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Editorial: What voters need to know

2016 General Election sample ballot

Click on image to see full ballot.

Click on image to see full ballot.

Election Day is less than three weeks away, but early voting starts Thursday at the Rowan County Board of Elections. Before you rush to exercise your franchise, take a look at the sample ballot in today’s Salisbury Post.

Do you know who’ll you’ll vote for in every race?

The Salisbury Post does not endorse candidates. When it comes to choosing political leaders, readers need information more than our opinions. Some voters need some kind of guidance, even if it’s just to read endorsements and vote the opposite way. But we’re sticking with our non-endorsing tradition.

Here are some things we will tell you:

Voter’s Guide: The Post will publish a Voter’s Guide in Sunday’s paper that will include information about most if not all the races you see on the sample ballot — local, state and national.

Vote 2016 online: The Post’s website, www.salisburypost.com, collects all the election information in one spot, under “Vote 2016” in the white navigation bar near the top of the page, on the far right. A candidate directory will be added to that tab this week.

Voter ID: You do not need to show a photo identification card to vote.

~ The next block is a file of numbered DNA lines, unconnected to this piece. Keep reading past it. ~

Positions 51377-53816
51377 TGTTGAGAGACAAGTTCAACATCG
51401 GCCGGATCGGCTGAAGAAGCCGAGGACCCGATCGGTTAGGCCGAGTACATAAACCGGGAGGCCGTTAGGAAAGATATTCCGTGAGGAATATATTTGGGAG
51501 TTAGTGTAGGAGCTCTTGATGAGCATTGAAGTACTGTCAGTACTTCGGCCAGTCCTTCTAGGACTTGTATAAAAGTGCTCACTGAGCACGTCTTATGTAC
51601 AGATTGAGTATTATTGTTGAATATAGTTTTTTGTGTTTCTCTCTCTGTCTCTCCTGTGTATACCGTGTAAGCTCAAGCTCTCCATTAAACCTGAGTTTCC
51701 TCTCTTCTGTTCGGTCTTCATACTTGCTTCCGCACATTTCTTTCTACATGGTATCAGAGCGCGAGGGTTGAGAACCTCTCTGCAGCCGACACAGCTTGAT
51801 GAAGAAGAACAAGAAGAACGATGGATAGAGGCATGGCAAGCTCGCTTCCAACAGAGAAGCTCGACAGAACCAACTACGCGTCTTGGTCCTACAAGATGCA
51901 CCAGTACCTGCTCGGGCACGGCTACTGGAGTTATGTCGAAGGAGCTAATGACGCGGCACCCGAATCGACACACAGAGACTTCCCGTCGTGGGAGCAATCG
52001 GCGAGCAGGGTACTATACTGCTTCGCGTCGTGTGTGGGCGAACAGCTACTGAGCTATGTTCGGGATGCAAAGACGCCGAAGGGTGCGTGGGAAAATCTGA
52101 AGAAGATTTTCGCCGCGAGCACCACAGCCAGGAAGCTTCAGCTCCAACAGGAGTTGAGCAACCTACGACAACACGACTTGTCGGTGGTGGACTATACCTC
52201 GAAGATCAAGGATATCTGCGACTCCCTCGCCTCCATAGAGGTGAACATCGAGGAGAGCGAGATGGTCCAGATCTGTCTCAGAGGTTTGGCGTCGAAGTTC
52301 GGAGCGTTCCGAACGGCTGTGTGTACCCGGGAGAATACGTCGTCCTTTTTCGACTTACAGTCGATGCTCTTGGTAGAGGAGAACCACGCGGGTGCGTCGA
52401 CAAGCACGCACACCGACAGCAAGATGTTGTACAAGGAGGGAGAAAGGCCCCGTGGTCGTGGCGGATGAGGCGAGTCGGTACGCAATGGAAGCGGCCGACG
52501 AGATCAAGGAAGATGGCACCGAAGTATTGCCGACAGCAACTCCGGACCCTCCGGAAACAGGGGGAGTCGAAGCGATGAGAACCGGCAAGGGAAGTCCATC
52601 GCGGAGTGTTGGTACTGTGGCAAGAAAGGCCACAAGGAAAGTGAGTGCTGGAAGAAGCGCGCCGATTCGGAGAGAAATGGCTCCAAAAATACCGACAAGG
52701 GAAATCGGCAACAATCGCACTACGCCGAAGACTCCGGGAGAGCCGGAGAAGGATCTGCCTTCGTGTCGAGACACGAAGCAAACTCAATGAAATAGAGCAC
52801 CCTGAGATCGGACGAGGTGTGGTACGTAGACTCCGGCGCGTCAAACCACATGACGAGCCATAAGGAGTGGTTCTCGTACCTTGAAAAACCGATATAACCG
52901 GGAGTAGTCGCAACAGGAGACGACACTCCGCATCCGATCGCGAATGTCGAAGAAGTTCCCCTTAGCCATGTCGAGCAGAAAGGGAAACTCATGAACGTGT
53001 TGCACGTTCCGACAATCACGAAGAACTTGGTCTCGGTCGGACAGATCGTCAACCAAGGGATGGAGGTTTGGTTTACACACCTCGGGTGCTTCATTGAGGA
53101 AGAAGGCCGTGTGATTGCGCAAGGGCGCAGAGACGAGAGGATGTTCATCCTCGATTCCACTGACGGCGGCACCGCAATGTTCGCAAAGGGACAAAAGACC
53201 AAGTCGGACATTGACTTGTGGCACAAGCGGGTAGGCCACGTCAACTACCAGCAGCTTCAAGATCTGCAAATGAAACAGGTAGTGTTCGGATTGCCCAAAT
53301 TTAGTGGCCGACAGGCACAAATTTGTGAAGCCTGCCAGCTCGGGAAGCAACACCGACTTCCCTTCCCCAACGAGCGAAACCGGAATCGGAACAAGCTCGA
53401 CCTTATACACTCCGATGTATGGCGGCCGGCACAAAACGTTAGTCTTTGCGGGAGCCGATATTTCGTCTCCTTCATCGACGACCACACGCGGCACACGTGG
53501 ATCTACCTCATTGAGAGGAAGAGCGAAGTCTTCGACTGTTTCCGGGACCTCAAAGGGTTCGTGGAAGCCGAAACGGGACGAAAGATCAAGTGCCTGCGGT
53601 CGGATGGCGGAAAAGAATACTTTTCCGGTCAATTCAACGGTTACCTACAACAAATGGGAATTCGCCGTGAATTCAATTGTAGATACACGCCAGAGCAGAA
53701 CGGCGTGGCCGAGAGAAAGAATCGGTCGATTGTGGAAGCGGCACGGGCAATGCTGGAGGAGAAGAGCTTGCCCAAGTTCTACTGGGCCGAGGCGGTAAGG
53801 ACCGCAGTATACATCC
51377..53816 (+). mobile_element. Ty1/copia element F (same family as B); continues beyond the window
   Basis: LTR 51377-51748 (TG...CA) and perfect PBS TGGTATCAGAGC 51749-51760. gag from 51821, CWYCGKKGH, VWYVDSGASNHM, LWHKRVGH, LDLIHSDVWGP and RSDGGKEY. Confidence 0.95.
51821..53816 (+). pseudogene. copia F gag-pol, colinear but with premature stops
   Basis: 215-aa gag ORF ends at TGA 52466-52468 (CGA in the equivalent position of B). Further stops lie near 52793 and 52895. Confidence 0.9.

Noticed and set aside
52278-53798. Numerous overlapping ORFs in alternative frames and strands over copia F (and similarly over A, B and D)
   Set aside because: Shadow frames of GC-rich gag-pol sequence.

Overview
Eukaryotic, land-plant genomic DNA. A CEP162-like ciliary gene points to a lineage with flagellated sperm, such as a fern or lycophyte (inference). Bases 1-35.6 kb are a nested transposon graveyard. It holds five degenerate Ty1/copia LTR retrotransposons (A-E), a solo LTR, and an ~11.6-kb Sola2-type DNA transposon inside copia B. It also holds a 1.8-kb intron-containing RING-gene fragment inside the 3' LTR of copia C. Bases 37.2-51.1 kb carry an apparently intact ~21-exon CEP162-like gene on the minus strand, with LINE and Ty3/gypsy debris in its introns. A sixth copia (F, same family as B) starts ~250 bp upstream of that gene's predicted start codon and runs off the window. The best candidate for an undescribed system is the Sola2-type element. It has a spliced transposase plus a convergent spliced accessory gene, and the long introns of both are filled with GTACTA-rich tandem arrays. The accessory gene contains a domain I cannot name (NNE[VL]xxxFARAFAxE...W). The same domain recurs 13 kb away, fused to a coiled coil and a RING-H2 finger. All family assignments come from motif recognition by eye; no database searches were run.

Early voting: After the first week of early voting at the Board of Elections, five more sites will open: Rowan Public Library, Cleveland Town Hall, Spencer Municipal Building, Rockwell American Legion and the South Branch of Rowan Public Library on Kimball Road. Addresses and hours are available online at www.rowancountync.gov, under the Board of Elections. You can vote at any of the sites; it doesn’t have to be in your precinct.

Registration: During the early voting period, you can register to vote by visiting any of the early voting sites while they are open.

Paper ballots: Rowan County uses paper ballots. Voters fill in the circles beside the names of their chosen candidates, and a machine counts the votes. The ballot has two sides; be sure to turn it over.

Straight-party voting: You can no longer check one box to vote for all your party’s candidates. The presidential election has been separate for some time, and the General Assembly voted in 2013 to do away with straight-ticket voting.

Nonpartisan races: Six seats on North Carolina’s state-level courts are up for election. Judicial races in the state are nonpartisan, but Court of Appeals candidates are required to declare their party affiliation when they file, and it appears on the ballot.

School board: In another nonpartisan race, school board candidates are vying to represent different areas of the county, but Rowan voters can vote on all three seats.

Your ballot: Different lines for the U.S. House, N.C. House and N.C. Senate districts mean that people in the southeast part of the county will get a slightly different ballot from those in the northwest. You can find a ballot tailored to your address by getting online and going to https://enr.ncsbe.gov/voter_search_public.

When in doubt: Ask the experts. Rowan County Board of Elections stands ready to answer your questions at 704-216-8140. The office is located at the West End Plaza on Jake Alexander Boulevard. Office hour are  Monday-Friday 8 a.m.-5 p.m.

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